The following is part two in a series of three guest posts by John Watts about his team’s Lemons racing experience, and the genre of “crapcan” racing. See “So These Guys Find A Bucket of Lemons” for Part 1. In John’s words…
The idea to enter a 24 Hours of Lemons race was first raised in January 2011 on the F1 Meetup page. There was a race at Summit Point in June, so we decided to aim for that.
At that point we really didn’t know each other and had virtually no experience in racing. We decided to buy a previously raced car to make it easier, and found a Suzuki X-90 with a 1.8 liter Mazda Miata engine for sale.
The car had raced in several guises, including one as pop-up camper. When we got it, it had a blown head gasket from the last race, but had a roll cage, race seat and other safety equipment. As we started taking the engine apart, we realized it was in bad shape and decided to buy another one from a junk yard.
To understand just how amateur we were at this point, consider that the first couple of weekends we struggled to figure out how to remove the engine and replace the water pump. But we eventually managed to revamp the whole car, upgrade the brakes and suspension, clean up and repaint it, and somehow managed to turn up at Summit Point in June ready to race.
Or so we thought. Unfortunately, we hadn’t paid enough attention to rule changes, and the car no longer passed tech inspection (the one thing Lemons takes very seriously). We needed to refit the rear stays of the roll cage and install a proper fuel cell. The team worked tirelessly to get the car fixed, but were stumped by the fuel pump not working. The car never started the race.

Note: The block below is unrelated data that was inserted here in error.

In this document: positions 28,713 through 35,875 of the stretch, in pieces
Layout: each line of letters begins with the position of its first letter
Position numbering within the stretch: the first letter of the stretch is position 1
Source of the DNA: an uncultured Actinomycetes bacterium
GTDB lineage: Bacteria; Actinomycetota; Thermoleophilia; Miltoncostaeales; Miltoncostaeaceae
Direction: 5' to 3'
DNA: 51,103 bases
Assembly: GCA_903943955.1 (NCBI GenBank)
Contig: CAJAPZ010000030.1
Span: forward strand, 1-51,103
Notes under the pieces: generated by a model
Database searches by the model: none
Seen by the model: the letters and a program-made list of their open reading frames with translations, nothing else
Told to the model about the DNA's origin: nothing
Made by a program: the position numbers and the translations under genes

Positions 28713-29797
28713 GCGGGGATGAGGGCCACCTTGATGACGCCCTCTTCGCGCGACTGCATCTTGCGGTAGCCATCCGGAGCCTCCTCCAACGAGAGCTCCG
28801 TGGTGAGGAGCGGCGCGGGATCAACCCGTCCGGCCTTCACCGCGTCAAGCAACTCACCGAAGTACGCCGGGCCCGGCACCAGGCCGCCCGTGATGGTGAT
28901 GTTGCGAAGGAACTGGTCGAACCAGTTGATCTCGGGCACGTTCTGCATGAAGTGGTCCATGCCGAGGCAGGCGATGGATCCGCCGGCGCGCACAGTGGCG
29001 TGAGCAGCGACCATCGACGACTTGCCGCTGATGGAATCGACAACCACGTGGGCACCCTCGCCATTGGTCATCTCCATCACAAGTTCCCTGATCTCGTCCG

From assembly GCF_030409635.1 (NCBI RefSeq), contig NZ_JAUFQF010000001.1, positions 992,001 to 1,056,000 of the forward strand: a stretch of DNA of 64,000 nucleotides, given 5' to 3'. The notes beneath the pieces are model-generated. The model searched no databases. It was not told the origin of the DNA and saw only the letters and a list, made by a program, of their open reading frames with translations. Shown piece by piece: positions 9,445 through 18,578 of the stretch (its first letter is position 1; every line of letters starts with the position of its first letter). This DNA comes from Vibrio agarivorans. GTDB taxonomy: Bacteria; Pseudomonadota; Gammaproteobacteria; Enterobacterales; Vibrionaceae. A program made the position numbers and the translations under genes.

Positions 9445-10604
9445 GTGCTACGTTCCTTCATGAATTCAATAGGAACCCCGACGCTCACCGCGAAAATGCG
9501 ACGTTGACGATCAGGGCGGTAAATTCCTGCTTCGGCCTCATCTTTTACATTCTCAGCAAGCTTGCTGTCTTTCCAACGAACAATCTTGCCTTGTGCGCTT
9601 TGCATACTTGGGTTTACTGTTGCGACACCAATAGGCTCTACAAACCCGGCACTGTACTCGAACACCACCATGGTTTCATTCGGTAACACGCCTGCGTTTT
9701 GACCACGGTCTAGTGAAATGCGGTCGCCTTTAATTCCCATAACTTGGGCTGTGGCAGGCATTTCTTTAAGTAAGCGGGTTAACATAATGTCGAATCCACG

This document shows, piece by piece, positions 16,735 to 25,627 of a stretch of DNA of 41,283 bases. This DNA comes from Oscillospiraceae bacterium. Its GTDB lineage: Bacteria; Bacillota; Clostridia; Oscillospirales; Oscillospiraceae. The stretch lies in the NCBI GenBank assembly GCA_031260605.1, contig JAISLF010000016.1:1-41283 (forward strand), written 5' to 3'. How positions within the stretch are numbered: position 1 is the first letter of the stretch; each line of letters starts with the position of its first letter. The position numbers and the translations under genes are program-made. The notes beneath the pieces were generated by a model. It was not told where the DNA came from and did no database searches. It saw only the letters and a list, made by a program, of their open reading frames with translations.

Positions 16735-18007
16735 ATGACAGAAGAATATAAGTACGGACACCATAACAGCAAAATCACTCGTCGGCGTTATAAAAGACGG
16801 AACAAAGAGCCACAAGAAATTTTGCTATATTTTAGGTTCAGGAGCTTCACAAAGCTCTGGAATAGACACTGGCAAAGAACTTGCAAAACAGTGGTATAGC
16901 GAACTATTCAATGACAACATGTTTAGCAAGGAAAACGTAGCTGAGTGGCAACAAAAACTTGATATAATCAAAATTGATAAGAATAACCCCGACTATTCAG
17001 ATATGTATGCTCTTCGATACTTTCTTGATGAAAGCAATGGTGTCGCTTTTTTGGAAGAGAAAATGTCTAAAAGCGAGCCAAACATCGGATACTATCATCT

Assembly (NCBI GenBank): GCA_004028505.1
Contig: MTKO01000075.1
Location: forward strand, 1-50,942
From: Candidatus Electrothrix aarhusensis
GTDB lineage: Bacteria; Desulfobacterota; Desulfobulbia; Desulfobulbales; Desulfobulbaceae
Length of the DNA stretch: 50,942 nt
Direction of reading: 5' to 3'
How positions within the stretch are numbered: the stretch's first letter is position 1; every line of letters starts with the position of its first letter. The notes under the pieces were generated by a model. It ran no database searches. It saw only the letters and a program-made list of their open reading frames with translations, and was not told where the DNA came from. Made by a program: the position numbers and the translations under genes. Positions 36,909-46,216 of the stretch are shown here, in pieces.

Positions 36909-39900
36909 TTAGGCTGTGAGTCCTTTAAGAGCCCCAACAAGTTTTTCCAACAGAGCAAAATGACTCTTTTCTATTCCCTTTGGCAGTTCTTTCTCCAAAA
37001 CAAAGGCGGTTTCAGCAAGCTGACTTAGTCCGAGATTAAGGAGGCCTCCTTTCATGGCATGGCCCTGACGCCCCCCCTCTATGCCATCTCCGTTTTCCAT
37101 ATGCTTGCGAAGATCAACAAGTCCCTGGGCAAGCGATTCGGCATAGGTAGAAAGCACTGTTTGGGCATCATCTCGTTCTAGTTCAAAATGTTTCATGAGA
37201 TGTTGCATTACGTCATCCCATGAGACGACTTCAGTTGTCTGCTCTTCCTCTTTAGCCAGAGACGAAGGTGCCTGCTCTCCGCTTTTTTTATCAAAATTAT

We next entered a race at New Jersey Motorsports Park (NJMP) in August, and rushed to get the car fixed in time. It was such a rush that we spent Friday practice reinforcing the fuel cell supports. But we passed tech inspection and started the race.
Unfortunately, in our haste we did not get a chance to clean the car properly and wrap the exhaust headers as we had wanted. This proved disastrous as the water hose got too close to it and melted, promptly overheating the engine within the first few laps.
We spent the rest of the race weekend trying to fix the engine, and ended up leaving the track with an empty engine bay and the engine in pieces. One of our team members wrote a great summary of the experience.
After that we decided to slow down and prepare the car properly. We rebuilt the engine from the block up, cleaned the engine bay and built a new support for the fuel cell. This approach worked well, as we got to the track early for the next race and were able to take part in Friday practice.
During practice we blew the transmission – the only part of the car we hadn’t yet refurbished – but had enough time to find another. We worked late on Friday but saw the green flag on Saturday morning.
By Sunday afternoon, the car had completed 296 laps over 12 hours, run 666 miles (over 1,000 km) and we ended up 62nd out of more than 150 cars. It took us longer than we intended to get there, but the reward was worth the effort 10 times over.
Stay tuned for Part 3 next week.
All photos courtesy of John Watts & team